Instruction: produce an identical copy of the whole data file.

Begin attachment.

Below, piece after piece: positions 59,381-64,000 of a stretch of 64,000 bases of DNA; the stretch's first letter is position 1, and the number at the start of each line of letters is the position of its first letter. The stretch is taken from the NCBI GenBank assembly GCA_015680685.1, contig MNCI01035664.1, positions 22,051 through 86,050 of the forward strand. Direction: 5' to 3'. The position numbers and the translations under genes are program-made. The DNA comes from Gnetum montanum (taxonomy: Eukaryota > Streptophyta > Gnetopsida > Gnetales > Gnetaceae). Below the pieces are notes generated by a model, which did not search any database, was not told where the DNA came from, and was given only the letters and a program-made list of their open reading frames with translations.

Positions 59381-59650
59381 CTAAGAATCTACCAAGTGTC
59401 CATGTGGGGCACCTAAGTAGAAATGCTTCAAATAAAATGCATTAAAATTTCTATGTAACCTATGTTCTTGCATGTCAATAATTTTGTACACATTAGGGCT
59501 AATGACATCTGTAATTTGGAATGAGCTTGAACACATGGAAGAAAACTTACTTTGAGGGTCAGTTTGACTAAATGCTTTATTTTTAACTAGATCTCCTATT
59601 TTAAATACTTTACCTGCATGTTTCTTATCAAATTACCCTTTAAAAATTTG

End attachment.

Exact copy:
Below, piece after piece: positions 59,381-64,000 of a stretch of 64,000 bases of DNA; the stretch's first letter is position 1, and the number at the start of each line of letters is the position of its first letter. The stretch is taken from the NCBI GenBank assembly GCA_015680685.1, contig MNCI01035664.1, positions 22,051 through 86,050 of the forward strand. Direction: 5' to 3'. The position numbers and the translations under genes are program-made. The DNA comes from Gnetum montanum (taxonomy: Eukaryota > Streptophyta > Gnetopsida > Gnetales > Gnetaceae). Below the pieces are notes generated by a model, which did not search any database, was not told where the DNA came from, and was given only the letters and a program-made list of their open reading frames with translations.

Positions 59381-59650
59381 CTAAGAATCTACCAAGTGTC
59401 CATGTGGGGCACCTAAGTAGAAATGCTTCAAATAAAATGCATTAAAATTTCTATGTAACCTATGTTCTTGCATGTCAATAATTTTGTACACATTAGGGCT
59501 AATGACATCTGTAATTTGGAATGAGCTTGAACACATGGAAGAAAACTTACTTTGAGGGTCAGTTTGACTAAATGCTTTATTTTTAACTAGATCTCCTATT
59601 TTAAATACTTTACCTGCATGTTTCTTATCAAATTACCCTTTAAAAATTTG